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It's about integrating individual clinical expertise and the best external evidence. Good doctors use both individual clinical expertise and the best available external evidence (laboratory support, published papers etc), and neither alone is enough. Evidence based medicine is not restricted to randomized trials and meta-analyses. It involves tracking down the best external evidence with which to answer our clinical questions. To find out about the accuracy of a diagnostic test, we need to find proper cross sectional studies of patients clinically suspected of harbouring the relevant disorder, not a randomised trial. For a question about prognosis, we need proper follow up studies of patients assembled at a uniform, early point in the clinical course of their disease. And sometimes the evidence we need will come from the basic sciences such as genetics or immunology. It is when asking questions about therapy that we should try to avoid the non-experimental approaches, since these routinely lead to false positive conclusions about efficacy. Because the randomised trial, and especially the systematic review of several randomised trials, is so much more likely to inform us and so much less likely to mislead us, it has become the "gold standard" for judging whether a treatment does more good than harm. However, some questions about therapy do not require randomised trials (successful interventions for otherwise fatal conditions) or cannot wait for the trials to be conducted. And if no randomised trial has been carried out for our patient's predicament, we must follow the trail to the next best external evidence and work from there.

Why conduct a systematic review?

  1. To answer questions where the answer is uncertain
  2. To explain variations in practice
  3. To confirm the appropriateness of current practice
  4. To summarize and help people to understand the evidence


Steps of systematic review

  1. Define the question
  2. Look for all studies reliably addressing the question
  3. Examine the studies closely to select relevant ones
  4. Assess the quality of the studies
  5. Calculate results for each study (and combine them if appropriate). A systematic review may have a statistical combination of studies (a meta-analysis) but not necessary always
  6. Interpret results

Rationale for systematic reviews

  1. Large quantities of information can be reduced into palatable pieces for digestion using systematic reviews. Over two million articles are published annually in the biomedical literature in over 20,000 journals. Systematic literature review is needed to refine these unmanageable amounts of information. Other reasons to conduct systematic reviews include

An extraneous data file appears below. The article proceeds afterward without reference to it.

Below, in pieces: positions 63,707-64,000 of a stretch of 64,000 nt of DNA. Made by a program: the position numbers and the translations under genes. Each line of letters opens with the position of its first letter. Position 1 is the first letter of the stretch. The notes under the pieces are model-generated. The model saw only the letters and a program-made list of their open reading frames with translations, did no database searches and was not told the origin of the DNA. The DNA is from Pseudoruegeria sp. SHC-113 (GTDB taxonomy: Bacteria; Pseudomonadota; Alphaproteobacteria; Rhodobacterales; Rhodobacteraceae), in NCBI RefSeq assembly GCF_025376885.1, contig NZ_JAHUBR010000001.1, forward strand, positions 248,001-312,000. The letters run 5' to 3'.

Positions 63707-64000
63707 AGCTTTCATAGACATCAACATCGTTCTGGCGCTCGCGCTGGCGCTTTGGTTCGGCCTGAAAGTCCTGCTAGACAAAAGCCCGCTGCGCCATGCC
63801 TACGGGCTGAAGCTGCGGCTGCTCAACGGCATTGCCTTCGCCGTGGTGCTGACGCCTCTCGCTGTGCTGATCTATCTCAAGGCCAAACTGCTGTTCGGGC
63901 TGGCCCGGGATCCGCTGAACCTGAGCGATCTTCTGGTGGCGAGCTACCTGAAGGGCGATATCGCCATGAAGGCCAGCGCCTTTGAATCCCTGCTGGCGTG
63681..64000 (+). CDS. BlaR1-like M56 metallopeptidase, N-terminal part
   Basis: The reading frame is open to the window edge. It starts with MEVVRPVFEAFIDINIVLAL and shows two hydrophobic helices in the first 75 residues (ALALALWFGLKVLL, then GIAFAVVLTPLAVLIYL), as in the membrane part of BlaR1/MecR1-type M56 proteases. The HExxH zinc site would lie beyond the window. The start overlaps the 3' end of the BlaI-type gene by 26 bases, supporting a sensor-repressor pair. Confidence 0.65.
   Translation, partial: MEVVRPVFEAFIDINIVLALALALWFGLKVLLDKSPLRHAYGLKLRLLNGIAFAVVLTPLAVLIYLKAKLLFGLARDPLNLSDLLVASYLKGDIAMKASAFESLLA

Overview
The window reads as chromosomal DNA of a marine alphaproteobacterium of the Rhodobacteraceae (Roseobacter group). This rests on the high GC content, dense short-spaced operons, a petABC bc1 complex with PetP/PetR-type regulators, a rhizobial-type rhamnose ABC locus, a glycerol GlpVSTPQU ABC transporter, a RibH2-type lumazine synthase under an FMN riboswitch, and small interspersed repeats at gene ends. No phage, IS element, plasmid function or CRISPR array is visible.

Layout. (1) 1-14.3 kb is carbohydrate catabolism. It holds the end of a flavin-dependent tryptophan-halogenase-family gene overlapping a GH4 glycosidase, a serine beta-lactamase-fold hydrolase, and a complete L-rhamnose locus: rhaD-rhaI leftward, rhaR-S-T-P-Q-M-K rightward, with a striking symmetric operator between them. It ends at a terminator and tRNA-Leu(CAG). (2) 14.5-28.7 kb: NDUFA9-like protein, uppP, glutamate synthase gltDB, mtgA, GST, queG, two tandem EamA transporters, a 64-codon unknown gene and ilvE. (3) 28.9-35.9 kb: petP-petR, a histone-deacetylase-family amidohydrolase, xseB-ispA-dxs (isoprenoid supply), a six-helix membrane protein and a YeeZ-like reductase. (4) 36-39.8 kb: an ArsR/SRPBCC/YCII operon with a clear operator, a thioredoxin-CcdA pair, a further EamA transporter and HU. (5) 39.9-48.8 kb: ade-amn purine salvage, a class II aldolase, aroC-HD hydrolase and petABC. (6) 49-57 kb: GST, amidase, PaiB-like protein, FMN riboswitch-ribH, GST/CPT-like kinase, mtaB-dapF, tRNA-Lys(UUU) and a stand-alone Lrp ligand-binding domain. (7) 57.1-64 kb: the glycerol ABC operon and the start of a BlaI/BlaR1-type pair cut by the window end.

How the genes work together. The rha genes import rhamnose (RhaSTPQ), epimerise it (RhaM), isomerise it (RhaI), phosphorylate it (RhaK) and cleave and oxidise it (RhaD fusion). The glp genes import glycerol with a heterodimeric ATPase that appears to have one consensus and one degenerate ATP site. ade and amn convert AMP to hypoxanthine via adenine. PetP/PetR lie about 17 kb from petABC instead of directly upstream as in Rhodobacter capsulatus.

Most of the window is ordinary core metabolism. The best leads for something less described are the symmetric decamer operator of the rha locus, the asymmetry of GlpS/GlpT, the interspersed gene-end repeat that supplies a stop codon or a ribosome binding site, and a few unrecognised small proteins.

2. Increased power and precision: An example of meta-analysis improving statistical power is shown in the Cochrane Collaboration's logo, which depicts effect sizes of seven trials that evaluated the effects of a short course of corticosteroids given to women expected to give birth prematurely. Only two trials had clear cut, statistically significant effects, but when data from all of the studies were pooled the "sample size" and thus power increased, yielding a definitive significant combined effect size that indicated strongly that corticosteroids reduce the risk of babies dying from complications of immaturity . Unique advantages of quantitative systematic reviews or meta-analyses are increased power and precision in estimating effects and risks particularly relevant to the needs of drug manufacturers.
  3. The generalisability of scientific findings can be established in systematic reviews. Consistency of treatment effects across different disease with common underlying pathophysiology and consistency of risk factors across study populations can be ascertained
  4. Decision makers need to integrate the critical pieces of available biomedical information. Systematic reviews are used by more specialized integrators, such as economic and decision analysts, to estimate the variables and outcomes that are included in their evaluations. Health policy makers in the West use systematic reviews to formulate guidelines and legislation concerning the use of certain diagnostic tests and treatment strategies.

References

David L Sackett, William M C Rosenberg, J A Muir Gray, R Brian Haynes, W Scott Richardson. BMJ 1996;312:71-72


C D Mulrow. BMJ 1994; 309: 597-599


Ad Hoc Working Group for Critical Appraisal of the Medical Literature. Academia and clinic: a proposal for more informative abstracts of clinical articles. Ann Intern Med 1987; 106: 598-604

 

 

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